The most predominant strawberry cultivars currently used by Florida growers are Florida Brilliance, Sensation Florida127, and Florida Radiance, representing 52, 29, and 9% of planted hectares during the 2019–20 season (Whitaker and Agehara 2020). Despite being easy to harvest, producing very attractive fruit with a long shelf life, and being the predominant cultivar for years, ‘Strawberry Festival’ is HS to charcoal rot and is rarely used today by growers, mainly because of its later production and lower yields (Chandler et al. 2000). This is consistent with the lower total gross revenues and value per plant and higher economic losses because of premature plant loss to charcoal rot early during the season observed in this study. The other two cultivars selected for harvest data during this study, Florida Radiance (S) and Sensation Florida127 (MR), both produced earlier and higher yields; therefore, they had larger total revenues and values per plant (Whitaker et al. 2017a, 2019b). Fortunately, because of the MR profile of cultivar Florida127 regarding charcoal rot, the final incidence values are lower and development of the epidemic is delayed. For example, near the start of harvest, 50 days after planting, the charcoal rot incidence values of HS and S cultivars are already >80 and >50%, respectively, whereas the epidemic has yet to develop in MR cultivars. When an epidemic occurs, the disease incidence is usually relatively low. Therefore, planting these cultivars in areas with a history of charcoal rot would decrease the economic impact of charcoal rot on gross revenue. Moreover, the delay in disease development would enhance the benefits of cultivars that produce early during the season, thus increasing the economic return for crop investment during the early season, when strawberry prices are usually higher.

    Two of the three cultivars that currently dominate commercial strawberry production in Florida, Sensation Florida127 and Florida Brilliance, are MR to charcoal rot (Whitaker et al. 2017a, 2018a). Similar to Sensation ‘Florida127’, ‘Florida Brilliance’ produces earlier and higher yields desired by growers (Whitaker et al. 2018a). Both cultivars could be used to help minimize the economic impact of charcoal rot. However, the MR cultivar Winterstar FL05-107 produces inconsistent quality and lower yields than current cultivars (Whitaker et al. 2018b); therefore, it has not been grown widely.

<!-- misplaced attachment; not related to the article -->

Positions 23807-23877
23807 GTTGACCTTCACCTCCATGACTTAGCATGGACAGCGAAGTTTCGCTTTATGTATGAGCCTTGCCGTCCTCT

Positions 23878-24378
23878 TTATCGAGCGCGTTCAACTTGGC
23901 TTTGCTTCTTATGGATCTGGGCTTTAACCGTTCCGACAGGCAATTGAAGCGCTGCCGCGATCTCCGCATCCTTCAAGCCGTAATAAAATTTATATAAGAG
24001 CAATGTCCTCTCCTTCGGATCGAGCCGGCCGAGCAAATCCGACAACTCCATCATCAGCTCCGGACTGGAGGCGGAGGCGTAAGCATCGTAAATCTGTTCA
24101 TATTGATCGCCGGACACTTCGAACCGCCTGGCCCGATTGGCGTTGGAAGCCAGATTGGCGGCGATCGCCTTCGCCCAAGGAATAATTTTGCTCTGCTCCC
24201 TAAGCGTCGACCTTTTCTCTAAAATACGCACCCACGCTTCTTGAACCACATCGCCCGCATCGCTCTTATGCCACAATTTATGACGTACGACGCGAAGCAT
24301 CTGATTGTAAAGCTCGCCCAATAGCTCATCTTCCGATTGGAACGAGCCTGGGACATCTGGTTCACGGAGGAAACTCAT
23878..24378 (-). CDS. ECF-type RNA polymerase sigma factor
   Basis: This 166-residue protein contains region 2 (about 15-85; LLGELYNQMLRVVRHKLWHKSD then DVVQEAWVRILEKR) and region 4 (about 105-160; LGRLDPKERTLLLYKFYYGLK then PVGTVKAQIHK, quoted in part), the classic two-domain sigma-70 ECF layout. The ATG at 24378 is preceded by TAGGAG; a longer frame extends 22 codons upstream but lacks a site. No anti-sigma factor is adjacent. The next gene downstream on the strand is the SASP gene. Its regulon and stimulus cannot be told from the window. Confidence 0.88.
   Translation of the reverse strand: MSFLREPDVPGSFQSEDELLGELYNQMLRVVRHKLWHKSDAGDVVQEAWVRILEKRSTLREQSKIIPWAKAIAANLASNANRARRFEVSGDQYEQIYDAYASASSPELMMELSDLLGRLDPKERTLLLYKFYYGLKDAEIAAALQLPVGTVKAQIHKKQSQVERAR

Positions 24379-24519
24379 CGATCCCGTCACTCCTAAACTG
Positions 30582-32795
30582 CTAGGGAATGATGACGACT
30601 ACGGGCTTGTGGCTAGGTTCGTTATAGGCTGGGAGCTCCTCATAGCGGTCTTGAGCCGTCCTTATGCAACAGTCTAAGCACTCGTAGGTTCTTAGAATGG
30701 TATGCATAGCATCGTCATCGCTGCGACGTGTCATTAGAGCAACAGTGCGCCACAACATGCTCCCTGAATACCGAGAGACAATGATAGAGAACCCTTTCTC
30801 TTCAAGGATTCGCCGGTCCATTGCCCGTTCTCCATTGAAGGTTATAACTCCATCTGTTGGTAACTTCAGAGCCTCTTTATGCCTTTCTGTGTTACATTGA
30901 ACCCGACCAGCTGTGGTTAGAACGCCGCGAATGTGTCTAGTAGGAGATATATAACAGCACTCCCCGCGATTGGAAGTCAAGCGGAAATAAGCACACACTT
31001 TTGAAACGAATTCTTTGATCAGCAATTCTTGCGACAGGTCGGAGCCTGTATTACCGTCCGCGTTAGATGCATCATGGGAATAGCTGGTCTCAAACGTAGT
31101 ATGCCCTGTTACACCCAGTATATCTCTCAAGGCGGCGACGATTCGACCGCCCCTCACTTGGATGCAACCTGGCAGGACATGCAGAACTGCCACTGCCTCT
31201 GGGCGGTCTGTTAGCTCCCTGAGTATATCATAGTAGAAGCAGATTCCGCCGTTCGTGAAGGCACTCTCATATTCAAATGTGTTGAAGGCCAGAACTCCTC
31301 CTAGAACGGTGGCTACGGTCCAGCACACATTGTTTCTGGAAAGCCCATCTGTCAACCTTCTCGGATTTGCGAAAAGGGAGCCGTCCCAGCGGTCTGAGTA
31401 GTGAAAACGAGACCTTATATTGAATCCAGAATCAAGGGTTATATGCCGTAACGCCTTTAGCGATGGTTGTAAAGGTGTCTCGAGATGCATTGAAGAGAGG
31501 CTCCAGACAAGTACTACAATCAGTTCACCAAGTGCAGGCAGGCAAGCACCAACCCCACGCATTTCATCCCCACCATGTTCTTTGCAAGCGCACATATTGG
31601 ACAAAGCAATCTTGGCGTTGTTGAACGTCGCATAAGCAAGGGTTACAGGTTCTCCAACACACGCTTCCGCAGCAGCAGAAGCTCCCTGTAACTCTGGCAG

Unfortunately, there are no cultivars resistant to all the diseases that affect Florida strawberry. For example, Sensation ‘Florida127’, ‘Florida Brilliance’ and ‘Florida Radiance’ are susceptible to Phytophthora crown rot, which is caused by Phytophthora spp., which are usually harbored by asymptomatic nursery transplants transported to production fields (Pettitt and Pegg 1994; Whitaker et al. 2017a, 2019b). An alternative would be the adoption of cultivars less resistant to charcoal rot, such as ‘Florida Beauty’, for example, which is reported to be more resistant to Phytophthora crown rot (Whitaker et al. 2017b). Although disease progress rates of MR and S cultivars are not significantly different, disease usually starts earlier with an S cultivar. Therefore, the selection of cultivars should be based on the disease history of production fields.

    Thankfully, for the management of charcoal rot, HS cultivars are no longer widely used in Florida, and even Florida Radiance (S) is disappearing from production in favor of Florida Brilliance. Although the inoculation methods used were aggressive, they simulated naturally occurring epidemics observed in areas with high levels of inoculum and disease pressure. In fact, in commercial fields affected by charcoal rot during the 2017 to 2018 Florida season, when preplanting soil fumigation was not performed, the disease incidence for ‘Florida Radiance’ was close to 60% during the early season (Baggio et al. 2021).

    Our results demonstrated in a quantitative manner that the adoption of strawberry cultivars MR to charcoal rot reduced disease development and plant loss (mortality), minimized but did not eliminate yield reduction, and, consequently, reduced the economic impact on strawberry production revenue. Therefore, the use of MR cultivars should be considered a valuable tool to incorporate in integrated disease management programs for charcoal rot.


    We thank all staff, students, and interns for field assistance and collecting data from these trials over the years.

    The author(s) declare no conflict of interest.

    Literature Cited

    The author(s) declare no conflict of interest.

    Funding: This research was supported by the Florida Agricultural Experiment Station and the Florida Strawberry Research and Education Foundation.